From a young age we continue to shy away from true apologies by using a bad habit called a non-apology apology. A non-apology apology is a forced apology to the offended person, because it’s the right thing to do, without any realization or belief about one’s mistake. It’s an extension of the forced apology our parents made us give when we were young – except we say the non-apology apology to please the other person.

Do You Mean It?

What matters most in an apology is meaning it. Without guilt and sincere regret, you risk saying a non-apology or having an apology come off incorrectly. Genuine sorrow is not the only ingredient of a successfuly apology, but an apology cannot be successful in its absence.

Work at seeing the other person’s point of view and how they were hurt. That way you can reduce mistakes and mean your apology.

For examples of non-apologies, look no further than politicians. These adorable people are filled with this poor apology. One example is Bill Clinton’s remarks regarding the Lewinsky scandal. President Clinton confessed his relationship with Lewinsky was “wrong”, but failed to experience guilt. It was said about his talk that Clinton aimed to protect what he had done. We see Clinton detached from his sorrow when he said, “It is important to me that everybody who has been hurt know that the sorrow I feel is genuine: first and most important, my family; also my friends, my staff, my Cabinet, Monica Lewinsky and her family, and the American people.”

Another non-apology I came across was in the NFL. Detroit Lion’s president Matt Millen used an inappropriate term for gays when he confronted a fellow NFL player. “He made an inappropriate remark,” said Millen, “and I reacted inappropriately. I said something I shouldn’t have, which was wrong, and I apologize for that. And I apologize to anybody that I offended with that remark.” That is filled with non-apology apologies.

Another example I found of many was Pierre Boivin, Montreal Canadiens’ President, when he apologized for fans booing the American national anthem. Boivin said, “We apologize to anyone who may have been offended by this incident.”

It is a growing trend to say sorry on the condition you hurt someone – instead of admitting your mistake regardless of someone’s pain that compels you to apologize. The non-apology apology requires someone to be hurt and implies offended people are partially to blame for their reaction. Some more examples:

  • “I’m sorry for not mowing the lawn even though it does not require cutting.”
  • “I apologize if I hurt anyone.”
  • “Please take my apology if you were offended by what I said.”
  • Jim Buzinski over at Out Sports is trying to discourage the non-apology apology. He has plenty of good examples of this mistake in his article, Apology Not Accepted.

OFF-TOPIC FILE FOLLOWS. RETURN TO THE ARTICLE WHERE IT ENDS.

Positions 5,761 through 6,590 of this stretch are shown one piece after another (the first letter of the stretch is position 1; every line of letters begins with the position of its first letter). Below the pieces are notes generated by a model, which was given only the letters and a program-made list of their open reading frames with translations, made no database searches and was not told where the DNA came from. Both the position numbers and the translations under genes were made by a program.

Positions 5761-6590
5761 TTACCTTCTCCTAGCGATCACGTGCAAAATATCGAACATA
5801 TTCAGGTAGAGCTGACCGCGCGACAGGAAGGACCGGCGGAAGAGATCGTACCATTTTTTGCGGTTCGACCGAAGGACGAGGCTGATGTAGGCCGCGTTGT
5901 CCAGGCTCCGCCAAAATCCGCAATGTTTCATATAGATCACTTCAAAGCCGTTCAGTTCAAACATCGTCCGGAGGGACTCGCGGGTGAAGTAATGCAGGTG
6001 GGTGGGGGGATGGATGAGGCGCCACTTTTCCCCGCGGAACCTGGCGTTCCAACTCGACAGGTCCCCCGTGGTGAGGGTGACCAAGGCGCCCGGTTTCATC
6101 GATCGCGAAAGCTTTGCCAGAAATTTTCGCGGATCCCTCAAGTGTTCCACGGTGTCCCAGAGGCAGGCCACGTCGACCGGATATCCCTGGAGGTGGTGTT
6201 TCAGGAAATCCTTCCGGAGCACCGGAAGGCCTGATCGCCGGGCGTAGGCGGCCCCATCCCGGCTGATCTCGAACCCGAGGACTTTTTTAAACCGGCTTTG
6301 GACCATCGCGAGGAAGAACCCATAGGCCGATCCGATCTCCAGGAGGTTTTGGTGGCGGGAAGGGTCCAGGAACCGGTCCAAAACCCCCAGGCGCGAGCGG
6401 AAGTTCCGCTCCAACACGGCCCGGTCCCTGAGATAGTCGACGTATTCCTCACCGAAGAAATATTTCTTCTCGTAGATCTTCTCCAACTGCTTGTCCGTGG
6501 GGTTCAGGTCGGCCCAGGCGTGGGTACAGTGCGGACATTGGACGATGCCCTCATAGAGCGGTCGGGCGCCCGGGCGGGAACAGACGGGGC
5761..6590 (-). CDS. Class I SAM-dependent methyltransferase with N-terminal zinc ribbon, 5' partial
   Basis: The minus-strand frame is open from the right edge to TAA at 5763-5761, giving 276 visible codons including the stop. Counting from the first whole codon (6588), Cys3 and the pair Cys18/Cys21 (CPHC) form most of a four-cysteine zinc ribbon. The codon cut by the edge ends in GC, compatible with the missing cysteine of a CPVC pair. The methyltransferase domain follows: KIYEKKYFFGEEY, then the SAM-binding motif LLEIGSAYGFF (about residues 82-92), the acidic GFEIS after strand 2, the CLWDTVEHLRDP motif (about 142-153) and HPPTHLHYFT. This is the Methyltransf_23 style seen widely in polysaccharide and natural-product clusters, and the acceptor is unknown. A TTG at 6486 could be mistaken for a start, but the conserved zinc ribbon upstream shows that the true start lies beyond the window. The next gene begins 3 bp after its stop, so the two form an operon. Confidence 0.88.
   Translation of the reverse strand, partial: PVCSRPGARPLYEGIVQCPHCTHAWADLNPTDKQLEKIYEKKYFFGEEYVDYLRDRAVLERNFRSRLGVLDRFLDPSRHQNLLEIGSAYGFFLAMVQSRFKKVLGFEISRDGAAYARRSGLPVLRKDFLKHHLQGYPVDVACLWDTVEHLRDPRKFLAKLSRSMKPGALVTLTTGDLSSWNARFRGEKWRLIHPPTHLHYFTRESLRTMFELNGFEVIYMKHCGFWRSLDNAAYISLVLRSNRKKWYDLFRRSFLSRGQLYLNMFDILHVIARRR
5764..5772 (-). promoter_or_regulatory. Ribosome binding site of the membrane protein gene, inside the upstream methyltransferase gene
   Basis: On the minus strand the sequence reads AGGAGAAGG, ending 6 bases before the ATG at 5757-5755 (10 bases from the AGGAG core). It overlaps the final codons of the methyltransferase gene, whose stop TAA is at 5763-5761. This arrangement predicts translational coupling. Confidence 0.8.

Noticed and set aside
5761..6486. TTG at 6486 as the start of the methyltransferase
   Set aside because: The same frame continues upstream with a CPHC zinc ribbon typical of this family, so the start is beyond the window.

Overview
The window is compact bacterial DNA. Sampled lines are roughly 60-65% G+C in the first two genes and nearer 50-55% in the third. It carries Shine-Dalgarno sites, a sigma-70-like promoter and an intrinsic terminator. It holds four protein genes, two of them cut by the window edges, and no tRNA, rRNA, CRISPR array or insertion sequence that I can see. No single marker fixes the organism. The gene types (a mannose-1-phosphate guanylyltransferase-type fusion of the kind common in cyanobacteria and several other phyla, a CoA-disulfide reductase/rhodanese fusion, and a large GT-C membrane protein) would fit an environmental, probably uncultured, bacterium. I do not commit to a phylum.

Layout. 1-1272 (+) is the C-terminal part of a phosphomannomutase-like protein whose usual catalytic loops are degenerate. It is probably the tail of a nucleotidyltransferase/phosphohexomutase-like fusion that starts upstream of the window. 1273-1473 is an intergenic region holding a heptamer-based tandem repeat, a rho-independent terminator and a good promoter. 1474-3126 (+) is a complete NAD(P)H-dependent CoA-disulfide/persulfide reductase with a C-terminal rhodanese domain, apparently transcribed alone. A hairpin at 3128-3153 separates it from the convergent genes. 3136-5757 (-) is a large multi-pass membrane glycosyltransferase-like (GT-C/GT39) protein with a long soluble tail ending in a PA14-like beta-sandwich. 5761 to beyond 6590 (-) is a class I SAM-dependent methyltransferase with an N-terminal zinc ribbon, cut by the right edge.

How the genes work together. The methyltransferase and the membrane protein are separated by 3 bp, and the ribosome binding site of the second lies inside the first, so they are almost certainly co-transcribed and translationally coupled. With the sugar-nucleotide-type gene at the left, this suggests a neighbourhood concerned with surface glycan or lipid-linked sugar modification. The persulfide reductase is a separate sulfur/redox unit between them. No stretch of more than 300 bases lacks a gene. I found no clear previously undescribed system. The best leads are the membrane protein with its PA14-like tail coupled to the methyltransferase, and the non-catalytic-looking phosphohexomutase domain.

To show the delicacy of apologizing, look at this apology: “I’m sorry I lied to you. I feel guilty that I’ve let you down.” All you do is insert an “if” into the first sentence (“I’m sorry if I lied to you”) to destroy a good apology with a non-apology apology.

A non-apology apology is said to please the hurt person to keep them quiet while protecting yourself. It puts the onus on those we upset by implying the victim is wrong. There is no remorse and sorrow. Guilt and responsibility is absent in a non-apology apology.

An awareness of these common barriers and mistakes will have you ready to successfully apologize. Knowing what not to do will guide you with what to do.

You are now ready to improve your relationship by learning how to correctly apologize to heal the damage that set the two of you apart.

Links to all four parts of this course, “Freeing Yourself From Mistakes and Pain: A Four Part Course On Apologizing and Emotional Freedom”:

  1. The Power of Apologizing
  2. Barriers and Mistakes in Apologizing
  3. How to Correctly Apologize
  4. How to Forgive and Be Forgiven – The Art of Forgiveness
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Joshua Uebergang aka "Tower of Power"

Joshua Uebergang, aka "Tower of Power", teaches social skills to help shy guys build friends and influence people. Visit his blog and sign-up free to get communication techniques, relationship-boosting strategies, and life-building tips by email, along with blog updates, and more! Go now to


How to Correctly Apologize

[…] not say, “You shouldn’t be offended by what I said.” Avoid a non-apology from part two on barriers and mistakes made in apologizing which involves putting the blame on the other person while simultaneously “apologizing”. Here […]